Undergraduate Course: The Psychology of Music (LLLI07014)
|School||School of Philosophy, Psychology and Language Sciences
||College||College of Humanities and Social Science
||Availability||Not available to visiting students
|Credit level (Normal year taken)||SCQF Level 7 (Year 1 Undergraduate)
|Home subject area||Lifelong Learning (PPL)
||Other subject area||None
||Taught in Gaelic?||No
|Course description||This is a for-credit course offered by the Office of Lifelong Learning (OLL); only students registered with OLL should be enrolled.
Music is one of the defining differences between humans and other species. How can music affect our psychology, and why is it so very important to our lives? This course will provide a comprehensive overview of topics in music psychology, from the role of music as a tool for social cohesion to how music can shape our perceptions, and how companies and politicians can use this to their advantage.
Entry Requirements (not applicable to Visiting Students)
||Other requirements|| None
|Additional Costs|| None
Course Delivery Information
|Delivery period: 2013/14 Lifelong Learning - Session 3, Not available to visiting students (SS1)
||Learn enabled: No
|Course Start Date
|Breakdown of Learning and Teaching activities (Further Info)
Seminar/Tutorial Hours 20,
Programme Level Learning and Teaching Hours 2,
Directed Learning and Independent Learning Hours
|Breakdown of Assessment Methods (Further Info)
|No Exam Information
Summary of Intended Learning Outcomes
|By the end of this course, students should be able to:
¿ Demonstrate an understanding of basic psychological and musicological concepts;
¿ Critically evaluate a range of information from various disparate sources;
¿ Compare the role of music with other human faculties, such as language;
¿ Understand the manifold effects of music on everyday life.
|Open Studies 10 credit courses have one assessment. Normally, the assessment is a 2000 word essay, worth 100% of the total mark, submitted by week 12. To pass, students must achieve a minimum of 40%. There are a small number of exceptions to this model which are identified in the Studying for Credit Guide.|
|Please contact Reception to arrange a confidential appointment with our Student Guidance Advisor if you feel you have specific study requirements to enable you to study an Open Studies course or complete assessments. Giving us this information will enable us to make arrangements to meet your requirements for studying in accordance with the Equality Act 2010. |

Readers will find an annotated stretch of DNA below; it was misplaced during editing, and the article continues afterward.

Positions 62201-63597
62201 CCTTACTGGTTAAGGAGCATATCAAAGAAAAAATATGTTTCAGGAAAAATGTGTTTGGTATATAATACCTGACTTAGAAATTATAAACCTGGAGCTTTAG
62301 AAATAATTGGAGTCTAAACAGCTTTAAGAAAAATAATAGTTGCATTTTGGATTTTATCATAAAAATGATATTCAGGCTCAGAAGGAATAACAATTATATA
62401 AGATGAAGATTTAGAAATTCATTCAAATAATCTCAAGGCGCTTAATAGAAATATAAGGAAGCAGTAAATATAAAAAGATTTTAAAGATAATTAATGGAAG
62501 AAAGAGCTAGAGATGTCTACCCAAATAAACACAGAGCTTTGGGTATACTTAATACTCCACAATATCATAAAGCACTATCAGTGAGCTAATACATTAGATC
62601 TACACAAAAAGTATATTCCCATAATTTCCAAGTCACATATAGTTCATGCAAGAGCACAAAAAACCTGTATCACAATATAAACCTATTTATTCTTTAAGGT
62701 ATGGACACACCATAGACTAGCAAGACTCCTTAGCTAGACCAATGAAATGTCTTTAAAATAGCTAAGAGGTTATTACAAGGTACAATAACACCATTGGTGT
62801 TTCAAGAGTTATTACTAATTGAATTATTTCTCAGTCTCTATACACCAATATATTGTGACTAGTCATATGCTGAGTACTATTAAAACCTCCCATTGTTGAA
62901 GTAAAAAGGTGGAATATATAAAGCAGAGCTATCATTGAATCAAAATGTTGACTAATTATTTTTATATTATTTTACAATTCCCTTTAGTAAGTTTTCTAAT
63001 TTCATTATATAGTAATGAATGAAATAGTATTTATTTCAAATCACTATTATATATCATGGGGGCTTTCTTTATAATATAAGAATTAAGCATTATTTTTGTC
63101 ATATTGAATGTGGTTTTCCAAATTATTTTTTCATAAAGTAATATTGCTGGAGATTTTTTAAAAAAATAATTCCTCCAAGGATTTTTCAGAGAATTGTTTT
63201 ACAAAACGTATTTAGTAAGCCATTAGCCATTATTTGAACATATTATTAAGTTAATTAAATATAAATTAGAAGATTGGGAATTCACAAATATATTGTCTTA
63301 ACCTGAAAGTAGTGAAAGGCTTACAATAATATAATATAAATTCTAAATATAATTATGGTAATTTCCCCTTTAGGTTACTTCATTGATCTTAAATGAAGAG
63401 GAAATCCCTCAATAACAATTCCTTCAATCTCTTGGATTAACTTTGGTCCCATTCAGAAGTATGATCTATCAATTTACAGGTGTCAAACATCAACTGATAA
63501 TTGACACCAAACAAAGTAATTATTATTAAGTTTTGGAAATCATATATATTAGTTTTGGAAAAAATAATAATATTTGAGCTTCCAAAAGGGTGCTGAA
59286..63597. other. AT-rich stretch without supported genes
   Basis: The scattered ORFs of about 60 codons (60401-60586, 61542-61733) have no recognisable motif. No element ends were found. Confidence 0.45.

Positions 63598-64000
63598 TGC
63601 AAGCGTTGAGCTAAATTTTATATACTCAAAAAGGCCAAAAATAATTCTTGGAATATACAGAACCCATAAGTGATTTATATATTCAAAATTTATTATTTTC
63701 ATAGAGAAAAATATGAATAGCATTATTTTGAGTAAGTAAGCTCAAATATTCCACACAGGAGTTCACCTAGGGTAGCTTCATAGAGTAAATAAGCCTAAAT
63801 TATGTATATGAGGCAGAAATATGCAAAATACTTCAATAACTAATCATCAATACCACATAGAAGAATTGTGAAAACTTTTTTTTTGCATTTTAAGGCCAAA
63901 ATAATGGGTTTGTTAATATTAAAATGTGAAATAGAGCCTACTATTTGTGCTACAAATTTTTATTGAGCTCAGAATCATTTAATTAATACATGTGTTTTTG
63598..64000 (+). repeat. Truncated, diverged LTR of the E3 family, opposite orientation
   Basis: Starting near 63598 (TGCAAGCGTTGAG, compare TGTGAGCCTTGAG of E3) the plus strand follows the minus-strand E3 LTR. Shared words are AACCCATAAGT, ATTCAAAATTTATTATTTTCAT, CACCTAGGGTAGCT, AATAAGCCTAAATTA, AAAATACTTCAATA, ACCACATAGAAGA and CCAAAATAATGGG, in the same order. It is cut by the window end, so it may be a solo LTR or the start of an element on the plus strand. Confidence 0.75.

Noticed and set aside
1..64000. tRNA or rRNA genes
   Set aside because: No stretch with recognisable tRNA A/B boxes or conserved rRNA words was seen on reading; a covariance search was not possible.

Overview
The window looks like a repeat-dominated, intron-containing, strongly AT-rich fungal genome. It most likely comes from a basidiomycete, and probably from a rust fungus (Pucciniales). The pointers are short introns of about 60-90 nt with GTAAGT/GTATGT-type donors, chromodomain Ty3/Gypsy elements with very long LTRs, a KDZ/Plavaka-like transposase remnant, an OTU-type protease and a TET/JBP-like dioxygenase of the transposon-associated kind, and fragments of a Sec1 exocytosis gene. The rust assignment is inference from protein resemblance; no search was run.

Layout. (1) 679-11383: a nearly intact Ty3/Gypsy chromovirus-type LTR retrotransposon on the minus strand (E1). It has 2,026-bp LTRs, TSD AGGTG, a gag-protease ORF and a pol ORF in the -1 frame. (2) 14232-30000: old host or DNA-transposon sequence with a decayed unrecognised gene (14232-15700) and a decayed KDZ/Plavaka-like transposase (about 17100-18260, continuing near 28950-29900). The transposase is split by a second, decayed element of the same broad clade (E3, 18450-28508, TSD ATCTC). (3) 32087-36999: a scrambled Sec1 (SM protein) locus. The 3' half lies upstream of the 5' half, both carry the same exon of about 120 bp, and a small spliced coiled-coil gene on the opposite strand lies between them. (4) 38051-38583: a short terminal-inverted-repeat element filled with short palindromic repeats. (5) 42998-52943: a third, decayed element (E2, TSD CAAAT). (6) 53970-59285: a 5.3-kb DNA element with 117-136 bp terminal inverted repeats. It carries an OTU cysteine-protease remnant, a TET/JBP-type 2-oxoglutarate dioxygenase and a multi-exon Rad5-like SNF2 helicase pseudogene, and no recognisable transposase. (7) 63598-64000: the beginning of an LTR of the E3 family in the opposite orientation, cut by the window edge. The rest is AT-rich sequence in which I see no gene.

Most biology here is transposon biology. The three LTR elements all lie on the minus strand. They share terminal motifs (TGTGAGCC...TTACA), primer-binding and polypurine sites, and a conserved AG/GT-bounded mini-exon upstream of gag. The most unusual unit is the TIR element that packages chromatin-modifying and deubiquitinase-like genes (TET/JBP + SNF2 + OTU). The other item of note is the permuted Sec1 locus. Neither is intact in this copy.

||1. What is music? Why is the psychology of music relevant? Introduction of underlying concepts, addressing why it is important to look at the psychological effects of music. What counts as music?
2. Music and emotion. Why do we feel a certain way when we listen to certain music? What are the physical, psychological and emotional changes that occur?
3. Music and manipulation. How can music be used to manipulate us? What effect can music have on our voting or purchasing power?
4. Music and the self / music and the group. The role of music in forging individual and group identity. The use of music (and dance) in ritual, gathering, and team cohesion.
5. Music in other species. Do other species make music? An overview of the literature on birdsong, whale song, and music-like features in other species.
6. Musical origins and evolution. Overview of theories on the origins and evolution of music. Different theories will be compared and contrasted.
7. The "Mozart Effect". Can music really make you smarter? A critical analysis of the putative "Mozart Effect", and its effect on music pedagogy.
8. Music therapy. What can the psychology of music tell us about music in the brain? Can music be used to help people with disabilities and cognitive deficits? An overview of music and Parkinson's Syndrome, William's Syndrome, Autism etc.
9. Creativity and Preference. What is creativity? How do we see it in our everyday lives? Why do we prefer some kinds of music to others? How does dance relate to music?
10. Music and Technology/ Recap. Does how we listen to and make music change how we engage with it? Does modern musical technology change the role of music in our lives, and how? Overview of the major topics covered throughout the course.
North, A. and Hargreaves, D., .2008. The social and applied psychology of music. Oxford: Oxford University Press.
Mithen, S. 2005. The Singing Neanderthals. London: Wiedenfeld & Nicolson. Ch. 3, 4, 7, 14.
Wallin, N., Merker, B., and Brown, S., eds. 2000. The Origins of Music. Cambridge, Mass: MIT Press. Ch. 3, 5, 7, 9, 15.
Other essential/ recommended reading will be provided in the form of photocopied text/ PDF file during the course.
||Each two-hour class will combine lecture and discussion, with the use of musical examples.
|Course organiser||Mr James Mooney
Tel: (0131 6)50 3077
|Course secretary||Mrs Diane Mcmillan
Tel: (0131 6)50 6912
© Copyright 2013 The University of Edinburgh - 10 October 2013 4:50 am